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Toomey Supported Bailout that Led to ‘Too Big to Fail’

Toomey Supported Bailout that Led to ‘Too Big to Fail’

Yesterday Toomey says that Taxpayer is Not his Concern, It’s Encouraging Ability to “Take a Risk”

MEDIA, Pa. – Congressman Toomey frequently launches misleading attacks using the word “bailout.” What he doesn’t mention is that he has a record of supporting big bailouts including one of the most famous bailouts in Wall Street history. Moreover, he said yesterday that when it comes to these bailouts, the taxpayer is not his concern. His criteria for a bailout is based on ability to “invest” and “take risks.”

“Congressman Toomey has always been for big bailouts.  He is only opposed to protecting middle class savings and financial security,” said Sestak spokesperson Jonathon Dworkin. “As long as Wall Street is allowed to take enormous risks and reap huge profits, then he’s all for it.  But, when it comes to protecting middle class savings, Congressman Toomey draws the line.”

In 1998, Toomey supported a bailout in which the Federal Reserve intervened to save failing hedge fund Long Term Capital Management (LTCM).  Despite this intervention, no new regulations were proposed leading to a “moral hazard” and “too big to fail” mentality on Wall Street.

At a press conference yesterday, Congressman Toomey proved once again that that the middle class taxpayer is not his concern.  When he was reminded that the Emergency Economic Stabilization Act (TARP) was unlikely to cost the taxpayer he said, “Whether or not taxpayers ultimately get their money back on some bailout is not the criteria I think is the appropriate one. I believe in a free enterprise model, in which people should be encouraged to make investment, to start a business, to take a risk, to create jobs and opportunity, and if it works out for them they should be able to [sic] most of the fruits of their success.”

Long-Term Capital Management

The near collapse of LTCM was brought on by risky business practices, including excess leverage using derivatives – some the same practices behind the financial meltdown in 2008 – but Toomey didn’t think any changes to regulations were needed. Toomey praised equity swaps as important financial products – the same financial derivatives LTCM used leading to its near-collapse.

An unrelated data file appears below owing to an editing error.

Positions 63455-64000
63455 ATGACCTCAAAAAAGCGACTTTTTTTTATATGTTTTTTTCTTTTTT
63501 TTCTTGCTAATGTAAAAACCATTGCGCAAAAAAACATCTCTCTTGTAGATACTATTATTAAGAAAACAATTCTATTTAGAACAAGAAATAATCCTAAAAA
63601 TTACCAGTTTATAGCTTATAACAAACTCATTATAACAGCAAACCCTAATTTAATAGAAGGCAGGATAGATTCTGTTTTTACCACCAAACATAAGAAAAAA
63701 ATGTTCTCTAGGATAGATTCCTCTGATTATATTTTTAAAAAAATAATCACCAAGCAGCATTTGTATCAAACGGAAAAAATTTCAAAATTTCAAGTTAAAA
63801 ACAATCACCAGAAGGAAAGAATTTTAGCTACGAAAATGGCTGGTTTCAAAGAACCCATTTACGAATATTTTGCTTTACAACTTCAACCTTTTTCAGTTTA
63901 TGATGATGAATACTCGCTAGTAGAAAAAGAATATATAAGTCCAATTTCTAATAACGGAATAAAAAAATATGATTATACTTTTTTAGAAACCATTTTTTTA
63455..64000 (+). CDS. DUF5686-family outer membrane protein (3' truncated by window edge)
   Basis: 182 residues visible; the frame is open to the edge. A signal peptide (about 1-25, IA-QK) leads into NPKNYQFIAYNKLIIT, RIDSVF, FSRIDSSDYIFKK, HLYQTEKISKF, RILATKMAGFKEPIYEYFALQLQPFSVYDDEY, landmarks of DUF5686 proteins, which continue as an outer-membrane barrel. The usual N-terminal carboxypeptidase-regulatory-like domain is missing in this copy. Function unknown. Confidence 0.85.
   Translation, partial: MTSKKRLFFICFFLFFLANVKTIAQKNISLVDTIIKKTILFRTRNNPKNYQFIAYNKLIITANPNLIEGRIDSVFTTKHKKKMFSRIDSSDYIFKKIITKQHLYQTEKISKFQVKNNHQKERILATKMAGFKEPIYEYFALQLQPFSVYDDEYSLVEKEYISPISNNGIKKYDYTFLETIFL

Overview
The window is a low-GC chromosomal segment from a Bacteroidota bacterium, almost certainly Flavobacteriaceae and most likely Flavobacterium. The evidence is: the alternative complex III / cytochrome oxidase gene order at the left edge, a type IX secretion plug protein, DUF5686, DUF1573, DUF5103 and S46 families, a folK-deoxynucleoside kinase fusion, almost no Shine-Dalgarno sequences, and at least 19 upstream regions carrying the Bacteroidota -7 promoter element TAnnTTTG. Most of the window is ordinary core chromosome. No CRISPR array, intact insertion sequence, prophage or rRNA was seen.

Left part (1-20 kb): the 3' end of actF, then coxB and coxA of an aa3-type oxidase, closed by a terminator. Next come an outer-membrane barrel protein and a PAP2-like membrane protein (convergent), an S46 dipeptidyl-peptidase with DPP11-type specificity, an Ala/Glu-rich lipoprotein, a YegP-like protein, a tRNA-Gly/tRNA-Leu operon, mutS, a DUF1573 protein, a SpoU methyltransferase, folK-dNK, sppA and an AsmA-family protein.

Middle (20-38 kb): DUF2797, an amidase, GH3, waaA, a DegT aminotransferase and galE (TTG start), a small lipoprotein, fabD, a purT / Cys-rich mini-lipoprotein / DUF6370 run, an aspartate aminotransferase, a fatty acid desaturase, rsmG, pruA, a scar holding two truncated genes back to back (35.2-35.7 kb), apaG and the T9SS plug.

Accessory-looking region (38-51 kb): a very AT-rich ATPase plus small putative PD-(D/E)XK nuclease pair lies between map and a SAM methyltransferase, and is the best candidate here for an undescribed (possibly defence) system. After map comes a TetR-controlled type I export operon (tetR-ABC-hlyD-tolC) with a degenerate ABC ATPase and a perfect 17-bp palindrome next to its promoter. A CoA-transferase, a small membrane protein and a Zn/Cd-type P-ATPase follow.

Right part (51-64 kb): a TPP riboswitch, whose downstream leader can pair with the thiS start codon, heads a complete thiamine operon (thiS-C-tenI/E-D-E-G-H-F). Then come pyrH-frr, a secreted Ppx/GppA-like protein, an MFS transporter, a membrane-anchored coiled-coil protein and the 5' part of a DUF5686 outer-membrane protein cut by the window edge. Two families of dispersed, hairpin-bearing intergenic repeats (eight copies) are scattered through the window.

Toomey still opposes Wall Street reform that would address the problems behind both the 2008 and 1998 financial crises.

LTCM  “Took Huge Risks Through Derivatives” and Represented a Huge Portion of Worldwide Derivatives Use. In 1998, the New York Times reported: “The scope of Long-Term Capital’s use of swaps and other financial derivatives was remarkable. Its derivatives portfolio had a notional value of $1.25 trillion, representing one-thirtieth of the worldwide notional value of these investments, according to the International Swaps and Derivatives Association.” [New York Times, 9/26/98, 12/6/98]

IMF: The LTCM Could Lead to “Moral Hazard” in the Financial Sector. In a 1998 report published by the IMF, it was speculated that the involvement of the Federal Reserve Bank Of New York could empower banks to take more risks, knowing they will get help if they fail. “…The involvement of the central bank in facilitating the private rescue might entail moral hazard for institutions not ordinarily regulated or supervised by the central bank, or for institutions that ordinarily take on high leverage in their activities.” [IMF, World Economic Outlook, Interim Assessment, “Chapter III: Turbulence in Mature Financial Markets,” pages 54-56, December 1998]

Toomey said of the LTCM Bailout: “I would be very leery about, and I will resist, any effort to impose inappropriate regulations as a knee-jerk reaction to what was a big problem but was essentially solved.” [Derivatives Strategy, May 1999]

Toomey Later Admitted the Bailout may have Promoted “Too Big To Fail” Mentality. Asked later that year about the LTCM bailout, Toomey told CBS News, “I’m concerned that the Federal Reserve sent a signal to Wall Street and the world. If it is indeed true that a firm can be too-big-to-fail, then all a firm has to do is get real big, and the Fed will rescue you.” [CBS MarketWatch, 9/18/99]

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